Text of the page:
This was supposed to be the year that the big three finally found their thrones under attack from the exciting band of upstarts surging up the world rankings on the men’s tour. And yet, on the day that the great Novak Djokovic’s title defence began with a crowd-pleasing straight sets victory on Centre Court, two rising stars suffered shock early exits in the very first round of the Gentlemen’s Singles at Wimbledon.
First, 22-year-old Alexander Zverev crashed out after throwing away a one set lead against the Czech qualifier Jiri Vesely, who began his Wimbledon campaign in front of a handful of half-interested punters at Roehampton last Monday. Then, exactly ten minutes later, 20-year-old Stefanos Tsitsipas suffered a similar fate at the hands of World No 89 Thomas Fabbiano. The Italian had not previously won even a set against an opponent ranked in the top 20. Now he has won three.
Both Zverev and Tsitsipas were seeded in the top ten for Wimbledon. Both were expected to enjoy deep runs this fortnight. Now, both will beat a hasty retreat from SW19 and back to their native countries ahead of the American hard court season. Zverev is already considering a short break from the sport. “We’ll see, I have a few months until the US Open.” Tsitsipas remains uncertain. “I don’t know,” was his verdict. “Maybe I don’t deserve one.”
Of the two fallen prodigies, Zverev was the more disconsolate in his post-match press conference, frequently resting his head in his hands and rarely raising his voice above a depressed murmur. His defeat was perhaps the more galling in that, unlike Tsitsipas, he had at least found himself in the driving seat: winning the first set before maddeningly familiar flaws in his game — as well as some inspired hitting from Vesely — ensured a painful 4-6, 6-3, 6-2, 7-5 defeat.
Last year, Zverev won both the Madrid Open and the ATP Finals in London, beating Djokovic in the final. But 2019 has been something of an annus horribilis for the young German. During the off season, he split with his agent Patricio Apey, who had represented him since 2012. He then split with his girlfriend, the former top-300 junior turned model Olya Sharypova. And, in the Spring, his father and primary coach, Alexander Zverev Snr, was hospitalised by an as yet unspecified illness. Naturally, his form suffered.
Against Vesely he served well enough, sending down an impressive 24 aces. But he just could not find a breakthrough against his steely-faced opponent, winning only one of his seven hard-earned break points. He then slipped at a decisive moment in the fourth set, handing Vesely two match points, only to listlessly net the first. It was the first time he has ever lost in the first round at Wimbledon.
“When I get to the important moments - and I had five or six break points in the fourth set alone - I can't take any of those,” he afterwards lamented. “The last two days, I would say (were) very rough for me personally. I'm not going to get into details, but I'm just saying. And I have to fix that to play well on the court.”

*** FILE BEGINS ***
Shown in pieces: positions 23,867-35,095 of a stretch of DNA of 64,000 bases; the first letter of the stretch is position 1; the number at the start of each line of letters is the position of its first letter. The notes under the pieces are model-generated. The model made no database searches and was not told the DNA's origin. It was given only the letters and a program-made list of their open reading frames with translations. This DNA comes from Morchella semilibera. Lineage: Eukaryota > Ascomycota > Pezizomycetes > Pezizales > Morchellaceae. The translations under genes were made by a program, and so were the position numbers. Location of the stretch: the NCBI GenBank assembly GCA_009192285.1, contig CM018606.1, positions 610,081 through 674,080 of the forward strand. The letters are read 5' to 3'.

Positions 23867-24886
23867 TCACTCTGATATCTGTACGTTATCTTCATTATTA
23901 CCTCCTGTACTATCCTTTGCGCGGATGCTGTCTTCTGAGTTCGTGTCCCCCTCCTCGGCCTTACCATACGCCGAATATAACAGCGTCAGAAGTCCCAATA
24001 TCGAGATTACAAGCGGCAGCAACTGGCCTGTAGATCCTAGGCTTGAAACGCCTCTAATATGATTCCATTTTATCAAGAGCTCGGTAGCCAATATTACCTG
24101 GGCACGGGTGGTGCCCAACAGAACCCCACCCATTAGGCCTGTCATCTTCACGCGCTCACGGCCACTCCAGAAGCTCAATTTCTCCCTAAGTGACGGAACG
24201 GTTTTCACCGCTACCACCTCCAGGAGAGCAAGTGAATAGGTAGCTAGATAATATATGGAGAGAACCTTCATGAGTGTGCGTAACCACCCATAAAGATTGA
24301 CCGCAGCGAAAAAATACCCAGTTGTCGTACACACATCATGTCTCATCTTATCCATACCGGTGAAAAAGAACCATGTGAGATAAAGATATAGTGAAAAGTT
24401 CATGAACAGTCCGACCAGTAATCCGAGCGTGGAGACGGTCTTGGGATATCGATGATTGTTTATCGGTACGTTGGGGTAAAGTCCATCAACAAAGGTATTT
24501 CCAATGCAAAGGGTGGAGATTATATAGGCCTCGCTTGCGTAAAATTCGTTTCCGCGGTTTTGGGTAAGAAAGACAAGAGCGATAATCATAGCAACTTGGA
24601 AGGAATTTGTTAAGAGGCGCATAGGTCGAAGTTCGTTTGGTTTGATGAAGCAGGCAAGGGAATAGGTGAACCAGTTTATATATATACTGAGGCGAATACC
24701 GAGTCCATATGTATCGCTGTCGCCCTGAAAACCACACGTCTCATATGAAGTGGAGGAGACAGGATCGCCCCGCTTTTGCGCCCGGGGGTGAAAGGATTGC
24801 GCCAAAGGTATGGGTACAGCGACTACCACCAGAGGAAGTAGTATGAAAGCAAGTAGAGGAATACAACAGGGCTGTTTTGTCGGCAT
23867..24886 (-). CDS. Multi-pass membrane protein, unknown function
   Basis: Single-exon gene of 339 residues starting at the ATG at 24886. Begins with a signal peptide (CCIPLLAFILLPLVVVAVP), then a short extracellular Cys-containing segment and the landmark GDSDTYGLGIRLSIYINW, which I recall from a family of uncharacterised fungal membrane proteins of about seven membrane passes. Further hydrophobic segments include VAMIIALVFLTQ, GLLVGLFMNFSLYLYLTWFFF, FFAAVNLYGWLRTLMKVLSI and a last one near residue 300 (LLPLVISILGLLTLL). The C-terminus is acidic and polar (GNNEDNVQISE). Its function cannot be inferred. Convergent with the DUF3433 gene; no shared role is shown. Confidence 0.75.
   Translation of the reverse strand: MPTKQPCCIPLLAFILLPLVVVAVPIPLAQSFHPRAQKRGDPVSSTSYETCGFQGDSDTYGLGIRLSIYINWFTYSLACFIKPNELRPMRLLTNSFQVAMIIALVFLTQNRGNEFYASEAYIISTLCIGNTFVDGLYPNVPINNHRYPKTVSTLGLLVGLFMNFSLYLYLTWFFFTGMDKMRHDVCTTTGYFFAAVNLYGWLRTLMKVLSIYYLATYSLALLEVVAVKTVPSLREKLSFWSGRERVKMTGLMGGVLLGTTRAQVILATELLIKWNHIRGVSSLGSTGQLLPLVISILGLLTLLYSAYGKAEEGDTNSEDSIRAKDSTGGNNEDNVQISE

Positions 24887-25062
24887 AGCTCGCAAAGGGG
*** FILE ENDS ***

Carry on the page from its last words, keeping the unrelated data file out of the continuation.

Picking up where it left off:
If Zverev’s explanation for his middling form was moodily enigmatic, Tsitsipas’ was straight down to the point. “He played a much better match today and I would not have actually deserved this victory even had I won because I just did not play well,” he said simply, immediately after plonking himself down in a packed main press room.
One year ago, Tsitsipas needed just 91 minutes to breeze past Fabbiano and into the fourth round, losing just seven games in a statement performance. And the momentum of this match had appeared to swing in the young Greek’s favour when he defended two match points in a dramatic fourth-set tie-break. But he quickly squandered three break points in the first service game of the fifth, with Fabbiano rousing himself to complete a memorable 6-4, 3-6, 6-4, 6-7(7), 6-3 victory that sees him reach the second round at Wimbledon for a second successive year.
“Last year was kind of easy, the easiest victory I have had in Wimbledon. I played unbelievable in that match,” Tsitsipas later said. “Somehow, I don't know, I didn't manage to get even close to that level that I played last year. I just saw him a more improved, more solid player than he was last year.”
The shock casualties will have delighted defending champion Djokovic, who now has an even clearer path to the final after beating the German veteran Philipp Kohlschreiber 6-3, 7-5, 6-3 on Centre Court. The World No 1 endured a mildly nervy start — double-faulting the opening point and dropping serve in his first game — but quickly reasserted his authority in a thoroughly businessman-like performance.
“The break in the first game wasn't the start that I was looking for,” Djokovic admitted. “But I think I came with the right intensity. I answered back really well. Then from that moment onwards, I played pretty good match, I thought. It was a good quality. I held my serve well.”
Elsewhere, British number one Kyle Edmund — who also lurks in Djokovic’s half of the draw — rattled past the Spaniard Jaume Munar in straight sets, 6-4, 6-4, 6-4. Three-time Grand Slam champion Stan Wawrinka beat Belgium’s Ruben Bemelmans in three while last year’s runner-up Kevin Anderson coasted past Pierre-Hugues Herbert, Andy Murray’s doubles partner, 6-3, 6-4, 6-2.
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